Tuesday, June 30, 2009

Badwater ultra marathon

It's getting to be that time of year again where I scare myself with stories of races like the Western States 100 and the Badwater race across Death Valley, both in California.

I saw the article below posted to runningmania.com and that got the cycle going again for me this year. My measly miles don't feel so bad when I consider what others do for training. I'm out the door on a coolish cracking clear day for my run.


A long, hot run
...Guelph man earns spot in ultramarathon

June 30, 2009
Tony Saxon
Record news services


Geoff Linton went looking for the next challenge and found it on a 135-mile stretch of sun-baked Nevada nowhere.

In two weeks, the 47-year-old Guelph resident will take part in the Badwater Ultramarathon -- a 217-kilometre race that proudly boasts it "starts in hell" and, quite frankly, doesn't get much better. A two-day run on a stretch of highway that starts 85 metres below sea level, goes through barren desert where daytime temperatures hover in the 51 Celsius range, and ends with a 15-km climb up the side of a mountain.

"They tell you to run on the white lines of the road so that your shoes don't melt," Linton said.

One question: Is he crazy?

"I get that a lot," Linton says with a chuckle. "But this is it. This race is the Mecca for ultra-marathoners. I've done 22 ultras (100-mile races) and I was looking for the next challenge. It's really about seeing the boundaries of what your body and what your mind can do.

"It's almost a spiritual experience."

Hamilton's John Rennison ran the race in 2007, finishing in 37 1/2 hours.

"The hardest part is that coming from Canada, you just don't deal with that kind of heat. It's difficult to prepare," Rennison said.

Part of Rennison's training involved wrapping himself in fleece and a tuque on hot days, as well as jacking up the car heat every time he drove.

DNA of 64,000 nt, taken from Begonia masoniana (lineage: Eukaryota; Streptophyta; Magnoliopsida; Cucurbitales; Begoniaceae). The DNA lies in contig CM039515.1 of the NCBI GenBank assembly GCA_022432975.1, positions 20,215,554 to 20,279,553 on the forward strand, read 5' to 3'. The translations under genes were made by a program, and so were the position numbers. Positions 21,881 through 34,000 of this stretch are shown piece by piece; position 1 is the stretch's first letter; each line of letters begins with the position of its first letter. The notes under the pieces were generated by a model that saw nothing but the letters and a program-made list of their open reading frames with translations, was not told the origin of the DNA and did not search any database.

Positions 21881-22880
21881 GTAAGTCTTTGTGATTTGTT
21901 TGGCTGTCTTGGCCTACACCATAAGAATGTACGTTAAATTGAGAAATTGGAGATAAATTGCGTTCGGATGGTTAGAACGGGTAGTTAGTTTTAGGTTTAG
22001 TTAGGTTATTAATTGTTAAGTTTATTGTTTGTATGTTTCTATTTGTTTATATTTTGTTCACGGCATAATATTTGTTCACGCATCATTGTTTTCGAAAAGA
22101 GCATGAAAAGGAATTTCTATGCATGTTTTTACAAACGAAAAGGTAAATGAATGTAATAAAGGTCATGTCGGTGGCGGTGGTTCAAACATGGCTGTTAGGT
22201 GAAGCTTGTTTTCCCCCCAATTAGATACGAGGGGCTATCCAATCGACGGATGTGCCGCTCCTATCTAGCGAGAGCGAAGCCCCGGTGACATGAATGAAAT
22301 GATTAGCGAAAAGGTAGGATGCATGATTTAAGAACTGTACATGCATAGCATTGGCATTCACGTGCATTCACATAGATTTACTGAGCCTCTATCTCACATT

Linton has gone a step further, installing a sauna in his garage and pulling in a stationary bike where he goes for hour-long rides several times a week.

Linton, a married father who runs Inbox Marketer, an email marketing company, is a lifelong runner. He ran his first 100-mile race in 2000 and "was hooked."

"The crazier the run, the better the race for me," Linton said.

Just getting into the Badwater Ultramarathon, which was listed by National Geographic magazine as the world's toughest race, is almost as hard as running it.

Runners from around the world apply and must prove they are worthy. Having worked as a crew member for another runner at Badwater in the past helps your cause. This year there are 78 runners -- 17 of them women -- ranging in age from 19 to 67 and representing 17 countries. Linton will be one of 38 first-timers.

Linton has worked as a crew member for other runners, including Rennison, the past two years. His own crew this year includes fellow Guelph ultra-marathoner Luke Hohenadel, who will occasionally run beside Linton to help with pacing, as well as supplying support from a car.

The race begins July 13 in Badwater, Death Valley, Nev. It ends between 22 and 60 hours later, depending on your speed, at Mt. Whitney Portal, Nev.

There is no prize money, just the "Badwater belt buckle" for those finishing in less than 48 hours.

"It's such an extreme environment," said Linton, who once lived in Africa. "I've lived in heat before, but it was nothing like this."

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